Presentation on theme: "Chapter 17 Section 3 The Cattle Kingdom. Vocab ~Open range- unfenced land, p. 590 ~Cattle drive- the herding and moving of cattle, p. 590 ~Persist- to."— Presentation transcript:
Chapter 17 Section 3 The Cattle Kingdom
Vocab ~Open range- unfenced land, p. 590 ~Cattle drive- the herding and moving of cattle, p. 590 ~Persist- to endure; to continue in the face of difficulty, p. 591 ~Vaquero- the Spanish word for cowhand, or cowboy, p. 592 ~Cow town- settlement at the end of a cattle trail, p. 592 ~Myth- story or legend; imaginary, invented story, p. 593 ~Cattle kingdom- the region dominated by the cattle industry and its ranches, trails, and cow towns came to be known as the cattle kingdom, p. 593
The Rise of the Cattle Industry ~For years longhorns, called that because of their long horns, wandered the open range. ~Originally they were strays lost by Spanish ranchers. ~In the 1860s, when railroads were crossing the west, people saw the cows as a source of income.
The Rise of the Cattle Industry (2) ~Ranchers in Texas hired cowhands to round up the wild cattle. ~Their destinations were rail lines in Kansas, Missouri, and Wyoming, 1,000 miles away ~The herding of the cattle was called a cattle drive, and they were so grueling that some cowhand brought enough horses that a fresh one was available each day
The Rise of the Cattle Industry (3) ~Some of the more used trails, carrying as many as 600,000 cattle each year on drives that lasted 2-3 months were: -Chisholm trail, which ran from Austin to Abilene -Goodnight-loving trail, which ran from Texas to Wyoming.
Cattle Trails This picture shows cattle trails such as the Western trail and the Chisholm trail.
Life on the Trail ~Cattle drives were long and dangerous, forcing cowhands to develop nerves of steak. ~A couple of the primary dangers were: -Thieves, swamps, and fires. -A river washing cattle away. -Cattle stampedes caused by lightning. ~For all the work, cowhands got less than $1 for a 18 hour day. ~Like in mining, cattle ranching relied on low-paid laborers
Life on the Trail (2) ~For all the work, cowhands got less than $1 for a 18 hour day. ~Like in mining, cattle ranching relied on low-paid laborers. ~ Even though the work was hard and the pay was low, cowhands persisted in doing the job.
Spanish Roots ~the original cowhands were Spanish and Mexican vaqueros. ~When other people started rounding up cattle, the vaqueros taught them how to ride, rope, and brand the cows. ~Many of the cowhand’s tools have names similar to their spanish roots: -Saddle/Silla de montar -Spurs/espoloñes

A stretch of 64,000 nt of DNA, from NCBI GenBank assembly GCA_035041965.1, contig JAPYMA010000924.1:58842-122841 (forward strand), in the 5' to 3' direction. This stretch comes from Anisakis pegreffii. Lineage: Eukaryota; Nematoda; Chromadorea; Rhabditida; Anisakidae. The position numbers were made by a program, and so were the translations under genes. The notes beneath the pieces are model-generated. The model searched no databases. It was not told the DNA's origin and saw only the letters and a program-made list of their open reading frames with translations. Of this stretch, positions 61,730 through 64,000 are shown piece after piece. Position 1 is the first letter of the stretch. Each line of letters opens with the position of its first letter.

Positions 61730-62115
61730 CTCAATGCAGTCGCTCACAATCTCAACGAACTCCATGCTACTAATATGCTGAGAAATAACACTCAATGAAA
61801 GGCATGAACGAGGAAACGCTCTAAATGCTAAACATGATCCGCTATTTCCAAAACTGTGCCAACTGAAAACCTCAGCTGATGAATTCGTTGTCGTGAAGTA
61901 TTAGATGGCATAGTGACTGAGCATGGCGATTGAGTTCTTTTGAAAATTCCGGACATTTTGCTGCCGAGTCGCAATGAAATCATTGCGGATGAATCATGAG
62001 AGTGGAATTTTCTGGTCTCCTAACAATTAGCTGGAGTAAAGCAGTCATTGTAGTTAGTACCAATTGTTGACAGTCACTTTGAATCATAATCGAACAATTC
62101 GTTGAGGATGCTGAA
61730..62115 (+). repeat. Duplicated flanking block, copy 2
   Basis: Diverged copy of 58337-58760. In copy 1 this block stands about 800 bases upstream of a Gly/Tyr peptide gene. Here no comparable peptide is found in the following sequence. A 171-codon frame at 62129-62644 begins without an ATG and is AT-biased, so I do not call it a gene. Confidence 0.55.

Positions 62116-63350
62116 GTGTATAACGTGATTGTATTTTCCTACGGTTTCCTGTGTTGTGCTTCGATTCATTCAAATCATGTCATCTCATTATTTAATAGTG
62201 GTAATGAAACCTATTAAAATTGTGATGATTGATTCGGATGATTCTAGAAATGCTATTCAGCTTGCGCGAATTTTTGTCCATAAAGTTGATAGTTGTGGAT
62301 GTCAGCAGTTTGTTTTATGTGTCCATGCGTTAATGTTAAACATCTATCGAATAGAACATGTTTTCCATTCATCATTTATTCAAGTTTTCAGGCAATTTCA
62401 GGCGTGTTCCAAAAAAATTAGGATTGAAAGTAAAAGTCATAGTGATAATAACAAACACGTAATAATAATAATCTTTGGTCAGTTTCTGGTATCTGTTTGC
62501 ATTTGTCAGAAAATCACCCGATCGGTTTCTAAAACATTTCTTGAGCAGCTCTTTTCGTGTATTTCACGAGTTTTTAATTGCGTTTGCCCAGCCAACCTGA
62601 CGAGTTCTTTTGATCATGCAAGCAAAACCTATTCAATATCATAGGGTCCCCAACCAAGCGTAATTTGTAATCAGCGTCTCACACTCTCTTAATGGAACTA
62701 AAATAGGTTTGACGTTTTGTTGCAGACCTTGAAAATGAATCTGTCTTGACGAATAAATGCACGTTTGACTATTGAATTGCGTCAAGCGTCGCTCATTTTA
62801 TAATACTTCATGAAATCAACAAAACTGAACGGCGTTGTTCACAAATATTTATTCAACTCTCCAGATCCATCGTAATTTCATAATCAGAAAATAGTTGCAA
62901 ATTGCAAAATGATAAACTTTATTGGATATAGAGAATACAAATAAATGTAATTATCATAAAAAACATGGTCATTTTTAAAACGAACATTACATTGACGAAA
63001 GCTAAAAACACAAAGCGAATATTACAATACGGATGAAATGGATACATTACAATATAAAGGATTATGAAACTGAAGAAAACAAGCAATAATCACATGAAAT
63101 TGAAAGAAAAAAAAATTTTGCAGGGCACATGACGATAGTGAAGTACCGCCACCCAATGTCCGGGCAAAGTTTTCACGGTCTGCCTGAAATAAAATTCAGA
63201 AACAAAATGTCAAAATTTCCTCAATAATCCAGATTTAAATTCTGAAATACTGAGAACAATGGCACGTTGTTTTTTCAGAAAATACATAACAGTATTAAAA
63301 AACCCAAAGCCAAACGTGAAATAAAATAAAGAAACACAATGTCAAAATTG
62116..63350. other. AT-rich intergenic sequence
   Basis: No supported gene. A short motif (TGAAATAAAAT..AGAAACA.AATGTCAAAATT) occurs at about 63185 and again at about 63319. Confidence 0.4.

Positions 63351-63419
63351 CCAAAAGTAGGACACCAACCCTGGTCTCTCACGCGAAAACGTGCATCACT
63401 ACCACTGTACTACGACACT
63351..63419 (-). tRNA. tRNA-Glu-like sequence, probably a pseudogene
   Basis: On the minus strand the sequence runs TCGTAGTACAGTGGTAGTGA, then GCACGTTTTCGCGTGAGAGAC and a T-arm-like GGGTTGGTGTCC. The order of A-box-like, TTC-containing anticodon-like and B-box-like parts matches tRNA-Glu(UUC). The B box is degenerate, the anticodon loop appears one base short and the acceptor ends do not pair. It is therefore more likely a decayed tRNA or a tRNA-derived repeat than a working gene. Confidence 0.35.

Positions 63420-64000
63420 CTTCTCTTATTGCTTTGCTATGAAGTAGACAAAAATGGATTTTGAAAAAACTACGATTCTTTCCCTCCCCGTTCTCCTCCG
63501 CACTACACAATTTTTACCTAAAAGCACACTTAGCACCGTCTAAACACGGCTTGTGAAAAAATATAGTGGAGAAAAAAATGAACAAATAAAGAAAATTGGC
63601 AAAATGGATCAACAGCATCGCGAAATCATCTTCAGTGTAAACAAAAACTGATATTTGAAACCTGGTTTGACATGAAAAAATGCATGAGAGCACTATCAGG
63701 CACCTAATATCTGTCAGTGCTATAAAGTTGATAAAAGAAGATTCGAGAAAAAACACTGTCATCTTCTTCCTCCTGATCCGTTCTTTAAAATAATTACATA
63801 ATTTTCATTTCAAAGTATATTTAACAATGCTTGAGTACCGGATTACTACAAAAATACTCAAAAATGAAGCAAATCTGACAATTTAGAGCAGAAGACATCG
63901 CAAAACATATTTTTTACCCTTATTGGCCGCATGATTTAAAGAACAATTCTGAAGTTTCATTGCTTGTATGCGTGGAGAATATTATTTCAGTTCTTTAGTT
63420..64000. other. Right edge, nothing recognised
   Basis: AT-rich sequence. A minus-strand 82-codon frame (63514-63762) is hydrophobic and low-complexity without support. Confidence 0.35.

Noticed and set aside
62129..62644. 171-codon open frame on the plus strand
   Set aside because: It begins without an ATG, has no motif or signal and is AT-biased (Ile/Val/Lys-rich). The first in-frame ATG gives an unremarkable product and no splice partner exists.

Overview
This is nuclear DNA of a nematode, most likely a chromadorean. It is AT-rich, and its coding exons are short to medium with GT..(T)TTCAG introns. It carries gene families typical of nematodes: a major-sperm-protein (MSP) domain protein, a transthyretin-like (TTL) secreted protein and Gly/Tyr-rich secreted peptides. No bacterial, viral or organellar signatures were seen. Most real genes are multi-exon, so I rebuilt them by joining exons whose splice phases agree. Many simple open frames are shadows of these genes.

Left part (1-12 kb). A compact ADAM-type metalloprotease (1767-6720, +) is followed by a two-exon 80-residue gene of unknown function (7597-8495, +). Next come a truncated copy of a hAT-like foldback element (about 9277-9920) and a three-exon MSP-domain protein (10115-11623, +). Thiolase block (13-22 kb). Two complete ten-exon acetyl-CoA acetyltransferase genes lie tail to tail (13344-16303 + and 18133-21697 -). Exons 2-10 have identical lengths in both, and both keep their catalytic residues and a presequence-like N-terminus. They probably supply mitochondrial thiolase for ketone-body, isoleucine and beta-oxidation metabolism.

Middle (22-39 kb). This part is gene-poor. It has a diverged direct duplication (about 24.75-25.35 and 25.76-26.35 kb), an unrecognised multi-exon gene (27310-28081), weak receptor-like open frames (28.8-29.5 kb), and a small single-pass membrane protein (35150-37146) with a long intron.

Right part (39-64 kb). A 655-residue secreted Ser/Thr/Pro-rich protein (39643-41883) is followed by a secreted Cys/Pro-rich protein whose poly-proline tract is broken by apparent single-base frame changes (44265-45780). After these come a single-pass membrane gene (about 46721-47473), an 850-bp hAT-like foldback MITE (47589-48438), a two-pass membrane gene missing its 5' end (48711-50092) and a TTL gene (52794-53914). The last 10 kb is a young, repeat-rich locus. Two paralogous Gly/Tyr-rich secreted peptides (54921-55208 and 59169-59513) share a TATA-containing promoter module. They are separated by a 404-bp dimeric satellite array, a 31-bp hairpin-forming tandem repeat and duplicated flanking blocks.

Spanish Roots (2) -lasso/lazo ~The origins of the cowboy hat came from the Mexican sombrero. ~Nearly one third of cowhands were Mexican.
The Wild West ~ Illinois businessman Joseph McCoy founded Abilene, Kansas in 1867 where the Kansa Pacific Railroad met Chisholm Trail ~ McCoy thought that cowboys would want a hot meal and a bath after long months on the trail
The Wild West (2) ~ Wichita and Dodge City also sprang up near Abilene ~ Cow Towns had dance halls, saloons, hotels, and restaurants
The Wild West (3) ~ Due to the rough life in cow towns many people began believing that the West was a very wild place ~ “Buffalo Bill” is a prime example of the “Wild West”
The Wild West (4) ~Annie Oakley performed also and proved she could shoot very well ~ Buffalo Bill started a traveling wild west show in 1883 the show consisted plays depicting events of the “Wild West” such as Custer’s Last Stand
The Wild West (5) ~ There was some basis of fact of the myth of the Wild West ~ But the West was quickly changing Natives were being forced onto reservations and it was becoming more civilized
Boom and Bust in the Cattle Kingdom ~ The cattle boom spanned from the 1860s to the 1880s ~ In those two decades herds and markets grew increasing ranchers income, but then the industry collapsed
Boom and Bust in the Cattle Kingdom (2) ~ When the cattle boom reached its peak calves could be bought for $5 and steers sold for $60 ~ Ranchers made a lot of money even after expenses for the drives
Boom and Bust in the Cattle Kingdom (3) ~ As new breeds of cattle were introduced that produced more meat and contracted less disease profits skyrocketed ~ One company had 800 square miles of ranches in three states
Boom and Bust in the Cattle Kingdom(4) ~ More than 7 million cattle were roaming the open range in the mid-1880s ~ Starting in 1886 and 1887 there was a cycle of blazing summers and freezing winters that killed millions of cattle
Boom and Bust in the Cattle Kingdom (5) ~ There was an economic depression that put many out of work ~ Beef demand began to drop when the depression hit
Boom and Bust in the Cattle Kingdom (6) ~ Sheep began competing against cattle for Prairie land ~ Farmers fenced in land to save their crops ~ Many ranchers were forced to buy expensive fed for their cattle
Boom and Bust in the Cattle Kingdom(7) ~ Giant ranches soon faded into smaller ranches that could fed their cattle ~ Railroad lines cut onto ranch and open range land limiting ranchers space ~ The cattle kingdom ended as raising cattle became increasingly difficult